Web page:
It’s hard to believe Young Riders debuted twenty-one years ago. Re-watching the show now, it strikes me as better than at least ninety-nine percent of the TV shows that have come since. Back in 2006, when I reviewed a single episode called Hard Time, I said the series deserved a full series of articles. Now I’m finally starting to write that series. Consider Attraction to Bad Guys, Written Properly the first, and this the second. This article takes an overall look at the show’s pros and cons. I’ll be getting into more specifics later.
I give a great deal of credit to my friend, Captain Tivteryn – a fan of Young Riders who helped me sort through my thoughts on the show.
Lou (Yvonne Suhor), Emma (Melissa Leo) and Rachel (Clare Wren) were all well-written characters who became fully humanized through backstory and their relationships with others on the show. The only downside is that Rachel was a blatant Hotter And Sexier replacement for Emma – the network’s idea, not the producers’. Despite this, all three characters were complex, interesting and distinct from one another. That’s more than you can say for the vast majority of female TV characters.
This probably happened because creator Ed Spielman had engaged his brain in some of that critical thinking and come up with the idea that women who left civilization behind for the wild West in those years most likely had good reason:
To me, those female characters were at least as heroic as the men, because they were always working under more duress. A man’s life is simpler. You live, you die… you have courage… or don’t. Women must
have courage for the long haul, putting up with a lot of additional pressures. I thought, in creating these female characters, that it was a good opportunity to show not only their heroism, but what they had to deal with just to make it through the day.
Whether or not one agrees with every word in that paragraph, it’s nice to know Spielman bothered to wonder how women experience life. Maybe it’s because he was working in TV and film before the blockbuster era, back when they still thought characters should be interesting and perspectives other than those of fourteen-year-old boys had some value – and back when it looked like the second wave of feminism was going to get the job done.
Upcoming articles will profile Lou, Rachel, Emma and some of the guest stars and recurring women characters, and get into many more specifics.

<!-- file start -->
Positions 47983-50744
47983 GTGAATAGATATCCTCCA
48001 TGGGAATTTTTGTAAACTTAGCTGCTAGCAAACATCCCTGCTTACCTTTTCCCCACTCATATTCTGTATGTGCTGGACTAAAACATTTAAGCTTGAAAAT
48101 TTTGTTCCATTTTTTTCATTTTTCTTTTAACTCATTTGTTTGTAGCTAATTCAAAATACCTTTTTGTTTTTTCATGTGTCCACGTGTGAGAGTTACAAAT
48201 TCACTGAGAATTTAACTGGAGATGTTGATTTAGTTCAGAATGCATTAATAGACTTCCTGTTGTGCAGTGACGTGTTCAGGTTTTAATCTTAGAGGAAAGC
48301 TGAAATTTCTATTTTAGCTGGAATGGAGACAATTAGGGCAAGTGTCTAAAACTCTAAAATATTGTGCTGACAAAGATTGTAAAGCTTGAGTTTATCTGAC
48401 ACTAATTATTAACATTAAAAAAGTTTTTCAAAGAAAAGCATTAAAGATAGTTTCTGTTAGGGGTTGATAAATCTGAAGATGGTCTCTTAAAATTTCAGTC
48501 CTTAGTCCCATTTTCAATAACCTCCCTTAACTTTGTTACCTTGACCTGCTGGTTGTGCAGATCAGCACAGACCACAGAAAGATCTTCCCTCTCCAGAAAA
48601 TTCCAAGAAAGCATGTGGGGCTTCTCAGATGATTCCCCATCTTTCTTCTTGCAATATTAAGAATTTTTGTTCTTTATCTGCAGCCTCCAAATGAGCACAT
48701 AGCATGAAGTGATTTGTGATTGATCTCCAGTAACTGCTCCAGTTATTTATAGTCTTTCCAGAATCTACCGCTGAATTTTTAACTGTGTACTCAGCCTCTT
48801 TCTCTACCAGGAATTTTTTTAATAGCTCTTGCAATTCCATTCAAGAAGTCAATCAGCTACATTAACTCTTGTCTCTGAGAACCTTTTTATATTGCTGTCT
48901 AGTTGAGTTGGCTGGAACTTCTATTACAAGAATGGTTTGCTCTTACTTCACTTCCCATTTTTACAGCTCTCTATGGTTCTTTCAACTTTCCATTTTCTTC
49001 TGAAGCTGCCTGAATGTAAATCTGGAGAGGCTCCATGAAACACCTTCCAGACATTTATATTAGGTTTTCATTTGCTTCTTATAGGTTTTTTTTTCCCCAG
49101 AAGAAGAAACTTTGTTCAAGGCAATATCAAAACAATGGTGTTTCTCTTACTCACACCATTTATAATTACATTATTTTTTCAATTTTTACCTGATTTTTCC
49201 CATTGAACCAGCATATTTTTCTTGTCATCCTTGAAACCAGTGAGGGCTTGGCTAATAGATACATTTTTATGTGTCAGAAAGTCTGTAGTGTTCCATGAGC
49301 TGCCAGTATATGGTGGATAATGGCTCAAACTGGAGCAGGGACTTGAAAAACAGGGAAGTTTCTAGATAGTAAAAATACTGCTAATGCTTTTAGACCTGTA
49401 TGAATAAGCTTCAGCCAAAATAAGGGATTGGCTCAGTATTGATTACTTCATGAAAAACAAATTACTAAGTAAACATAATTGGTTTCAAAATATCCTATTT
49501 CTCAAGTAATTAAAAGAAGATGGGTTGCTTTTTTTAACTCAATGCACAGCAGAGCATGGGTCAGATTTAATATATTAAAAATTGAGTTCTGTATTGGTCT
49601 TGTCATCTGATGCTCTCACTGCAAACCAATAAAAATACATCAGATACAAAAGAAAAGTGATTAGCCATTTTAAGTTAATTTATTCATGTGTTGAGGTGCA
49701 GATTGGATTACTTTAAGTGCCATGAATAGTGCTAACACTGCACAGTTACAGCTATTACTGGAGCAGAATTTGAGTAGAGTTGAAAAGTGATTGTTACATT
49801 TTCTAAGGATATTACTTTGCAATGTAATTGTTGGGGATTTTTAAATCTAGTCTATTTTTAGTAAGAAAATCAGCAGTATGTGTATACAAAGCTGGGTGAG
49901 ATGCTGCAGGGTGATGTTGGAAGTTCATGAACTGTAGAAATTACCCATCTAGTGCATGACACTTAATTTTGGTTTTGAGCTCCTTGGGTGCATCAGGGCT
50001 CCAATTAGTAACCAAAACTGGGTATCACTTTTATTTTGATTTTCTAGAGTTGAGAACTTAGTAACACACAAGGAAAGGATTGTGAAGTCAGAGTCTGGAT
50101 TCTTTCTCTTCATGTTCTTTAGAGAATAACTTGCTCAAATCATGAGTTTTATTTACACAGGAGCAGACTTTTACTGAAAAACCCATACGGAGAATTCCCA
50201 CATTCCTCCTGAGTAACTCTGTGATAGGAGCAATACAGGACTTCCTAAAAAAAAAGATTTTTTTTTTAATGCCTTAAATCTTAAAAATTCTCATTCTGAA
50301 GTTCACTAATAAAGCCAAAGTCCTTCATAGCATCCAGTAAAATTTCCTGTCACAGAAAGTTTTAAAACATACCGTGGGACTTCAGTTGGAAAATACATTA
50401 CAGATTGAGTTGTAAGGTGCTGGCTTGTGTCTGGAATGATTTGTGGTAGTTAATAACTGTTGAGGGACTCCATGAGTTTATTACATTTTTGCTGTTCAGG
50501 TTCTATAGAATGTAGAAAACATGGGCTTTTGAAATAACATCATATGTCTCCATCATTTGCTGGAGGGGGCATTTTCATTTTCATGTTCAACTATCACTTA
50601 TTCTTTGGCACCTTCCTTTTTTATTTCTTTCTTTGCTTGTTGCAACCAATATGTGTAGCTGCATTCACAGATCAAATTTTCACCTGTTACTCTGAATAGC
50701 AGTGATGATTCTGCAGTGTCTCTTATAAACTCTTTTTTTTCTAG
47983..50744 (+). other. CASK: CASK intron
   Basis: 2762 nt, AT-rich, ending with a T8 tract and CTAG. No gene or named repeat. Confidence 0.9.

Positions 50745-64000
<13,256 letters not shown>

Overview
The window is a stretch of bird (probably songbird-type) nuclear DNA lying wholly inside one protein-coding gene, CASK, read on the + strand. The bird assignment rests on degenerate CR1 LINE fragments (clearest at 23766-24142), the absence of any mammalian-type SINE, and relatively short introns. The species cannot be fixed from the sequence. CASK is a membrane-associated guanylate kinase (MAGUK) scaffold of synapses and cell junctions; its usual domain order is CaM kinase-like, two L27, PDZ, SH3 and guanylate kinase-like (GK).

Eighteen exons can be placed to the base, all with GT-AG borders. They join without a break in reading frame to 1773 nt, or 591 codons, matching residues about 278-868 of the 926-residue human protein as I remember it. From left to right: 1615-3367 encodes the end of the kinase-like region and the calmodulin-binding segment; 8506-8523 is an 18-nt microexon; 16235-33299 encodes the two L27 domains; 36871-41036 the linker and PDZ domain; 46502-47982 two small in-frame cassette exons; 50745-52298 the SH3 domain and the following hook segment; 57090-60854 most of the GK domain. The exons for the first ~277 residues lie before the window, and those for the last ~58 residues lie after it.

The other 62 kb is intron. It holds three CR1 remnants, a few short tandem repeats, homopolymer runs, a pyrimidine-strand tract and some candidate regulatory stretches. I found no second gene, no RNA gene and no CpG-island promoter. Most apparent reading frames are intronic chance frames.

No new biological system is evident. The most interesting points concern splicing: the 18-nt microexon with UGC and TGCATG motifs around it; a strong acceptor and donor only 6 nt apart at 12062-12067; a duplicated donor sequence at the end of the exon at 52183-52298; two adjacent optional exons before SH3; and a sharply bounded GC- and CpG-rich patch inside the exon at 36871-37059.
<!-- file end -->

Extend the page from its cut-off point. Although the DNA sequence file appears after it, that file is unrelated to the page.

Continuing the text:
RACE, ABILITY AND MORE
Young Riders also did an unusually good job dealing with race and ability. They included in the original team a rider named (Running) Buck Cross (Gregg Rainwater), who was half-Kiowa and half-white. Buck experienced discrimination from both the Kiowa and whites, but tried to mediate disputes between “Indians” and white settlers or the U.S. government on several occasions. The producers later added Noah Dixon (Don Franklin), a free-born black man. According to Wikipedia, Franklin “…became the first black actor to hold a starring role in a television western, a role he found alluring as he felt many people did not know that there were black cowboys and free black people, not just slaves, during the late 1800s.” (Correction: perhaps not the first?) While many of the plots centered on Buck or Noah had to do with race issues, some did not, and there were also race-issue plots that didn’t center on their characters. The show made a lot of fascinating and factually accurate points about race issues which stuck with me into adulthood. For example:
- “Indians”, by and large, didn’t rape white captive women. Whites, on the other hand, raped all sorts of women.
- A black slave who is third-generation American, and proud of it, must escape to Canada in order to live as a free person.
- “Indians” were actually a collection of nations that should be viewed as distinct from one another. (Check out this clip from the pilot, in which Teaspoon asks Buck to identify which tribes made each of three arrows.)
I believe the producers cast First Nations actors in most (if not all) the “Indian” roles. This is impossible to confirm 100%, because most of the “Indian” players do not have online biographies or IMDB entries. But producer Josh Kane talked about Navajo actors riding bareback in the pilot, and the individual actors on whom I have found any ethnic information are at least partially First Nations.
Buck has a near-lifelong friendship with Ike (Travis Fine), a white rider who can’t speak due to a bout with scarlet fever in early childhood – they communicate through Plains Indian sign language. Ike was the only disabled character in the cast – which makes him one more than most shows feature. Interestingly, our regular cast and “good” guest stars are always able to converse with Ike with a minimum of effort (whereas some “bad” characters can’t be bothered). If they don’t know sign, Ike uses simple gestures or writing to convey his meaning. The message this sends is: you are an ass if you avoid accommodating someone who can’t do everything you can. It may be easier than you think, and it might end up rewarding you more than him.
Unfortunately, in the second season we see less of Ike, and by the third season, Travis Fine left the show because he felt the producers just weren’t utilizing his character. He was right. Ike got some very powerful storylines and was a wonderful character overall, but as MGM swapped out producers in later seasons, it seemed they just didn’t know what to do with him anymore.
AND, OF COURSE, WHITE BOYS
Because TV has long insisted that every show must center on white heterosexual able-bodied guys, I find it difficult to fault individual shows for sticking to this universally imposed formula. Young Riders does tend to center more episodes and arcs on the characters who meet that description. But every single character on this show gets strong storylines that reveal him or her as a complete human being with particular strengths and weaknesses.